Supreme Court Leans Toward Expanding Clean Water Act

November 7, 2019by David G. Savage
A police officer stands guard on the steps of the US Supreme Court in Washington, DC, June 15, 2017. (Jim Watson/AFP via Getty Images/TNS)

WASHINGTON — Supreme Court justices, both conservative and liberal, appeared skeptical Wednesday of a Trump administration argument that the federal Clean Water Act should not apply to sewage plant wastewater that flows into the ground and eventually seeps into federally protected waters, such as rivers or oceans.

The case from Hawaii has emerged as a major test of the scope of the federal anti-pollution law, even as the Environmental Protection Agency under President Donald Trump cuts back on enforcement. If justices side with environmentalists, their ruling could extend federal regulation to water treatment plants across the country.

The law makes it illegal to discharge pollutants from “any point source” that flows into protected waters, but a lawyer for the Justice Department and the County of Maui in Hawaii argued the law does not cover pollution that flows from a treatment plant through the ground and into the ocean.

The case arose when environmentalists sued a sewage plant in Maui, alleging it was discharging more than 3 million gallons of treated wastewater into the ground each day, and that some of it was flowing underground from there into the Pacific Ocean.

They won before a federal judge and the 9th Circuit Court of Appeals in San Francisco, which held that the pollution was subject to federal control because it was the “functional equivalent of a discharge into the navigable water.”

Deputy Solicitor General Malcolm Stewart said the EPA disagreed with that view. “Groundwater will break the causal chain,” he said.

“Any groundwater?” asked a skeptical Chief Justice John G. Roberts Jr.

Justices Elena Kagan and Stephen G. Breyer said that if that view were adopted, it would allow polluters to run pipes that stop 25 feet short of a river or bay. It would give “an absolute road map” for how to break the law while spewing pollution, Breyer said.

But the justices also struggled over how to prevent the stricter permitting rules required under the Clean Water Act from applying to ordinary home owners with a leaky septic tank.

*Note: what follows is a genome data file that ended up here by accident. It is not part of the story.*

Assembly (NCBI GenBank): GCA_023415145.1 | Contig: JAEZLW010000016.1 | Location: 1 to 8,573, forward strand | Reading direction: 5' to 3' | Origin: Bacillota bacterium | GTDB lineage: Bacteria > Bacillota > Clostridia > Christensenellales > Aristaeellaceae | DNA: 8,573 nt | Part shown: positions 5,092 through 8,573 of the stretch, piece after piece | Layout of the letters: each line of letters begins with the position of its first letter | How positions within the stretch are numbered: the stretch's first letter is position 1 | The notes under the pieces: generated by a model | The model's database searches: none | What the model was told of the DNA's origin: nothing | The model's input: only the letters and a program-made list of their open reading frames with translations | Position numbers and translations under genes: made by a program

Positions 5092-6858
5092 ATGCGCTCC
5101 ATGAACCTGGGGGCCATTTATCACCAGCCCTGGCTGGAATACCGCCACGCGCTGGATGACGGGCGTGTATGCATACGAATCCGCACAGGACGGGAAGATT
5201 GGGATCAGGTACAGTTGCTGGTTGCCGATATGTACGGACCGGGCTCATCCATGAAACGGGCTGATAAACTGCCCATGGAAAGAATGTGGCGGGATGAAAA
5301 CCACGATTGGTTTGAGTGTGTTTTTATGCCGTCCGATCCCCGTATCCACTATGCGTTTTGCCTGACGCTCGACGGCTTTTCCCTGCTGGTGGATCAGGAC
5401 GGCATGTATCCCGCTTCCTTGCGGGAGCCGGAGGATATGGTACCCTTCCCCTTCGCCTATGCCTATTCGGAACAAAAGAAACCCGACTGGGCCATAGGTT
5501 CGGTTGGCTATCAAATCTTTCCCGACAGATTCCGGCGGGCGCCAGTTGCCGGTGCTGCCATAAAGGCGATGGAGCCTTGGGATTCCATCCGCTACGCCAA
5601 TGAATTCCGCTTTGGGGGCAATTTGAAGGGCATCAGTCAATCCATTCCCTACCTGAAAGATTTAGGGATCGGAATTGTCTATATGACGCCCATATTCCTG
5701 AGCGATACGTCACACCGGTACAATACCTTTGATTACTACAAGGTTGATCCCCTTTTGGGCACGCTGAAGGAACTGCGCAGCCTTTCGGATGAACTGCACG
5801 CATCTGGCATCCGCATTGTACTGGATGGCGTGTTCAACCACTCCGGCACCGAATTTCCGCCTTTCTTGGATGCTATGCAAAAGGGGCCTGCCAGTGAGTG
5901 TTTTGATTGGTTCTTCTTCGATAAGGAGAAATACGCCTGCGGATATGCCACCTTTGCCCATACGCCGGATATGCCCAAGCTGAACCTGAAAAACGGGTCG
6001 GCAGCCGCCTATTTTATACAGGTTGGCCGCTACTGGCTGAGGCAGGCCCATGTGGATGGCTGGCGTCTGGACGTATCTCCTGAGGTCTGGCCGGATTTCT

The Supreme Court had agreed earlier this year to hear the appeal from the County of Maui, which had the backing of the Association of California Water Agencies. Their lawyers called the 9th Circuit’s ruling a “radical expansion” of federal authority.

The EPA had supported the suit brought by environmentalists when it was in the lower courts. But the Trump administration switched sides and urged the court to rule for the county.

The Clean Water Act calls for preventing discharge of pollutants into the “navigable waters of the United States.” Water agencies say the law refers only to polluted water flowing directly into streams, rivers and bays, not groundwater.

For more than a decade, the justices have been split over how far the federal government can go to regulate water inside the United States, whether it be wetlands, or, as in this case, groundwater. The court’s conservatives have argued the federal government can regulate only polluted water that flows directly into a river, bay or the ocean. The law forbids discharges of pollutants into “the waters of the United States.”

But environmentalists as well as the court’s liberal justices have said this authority can extend farther inland to prevent pollution that will eventually flow into rivers and bays.

A ruling in the case, County of Maui v. Hawaii Wildlife Fund, is expected next year.

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©2019 Los Angeles Times

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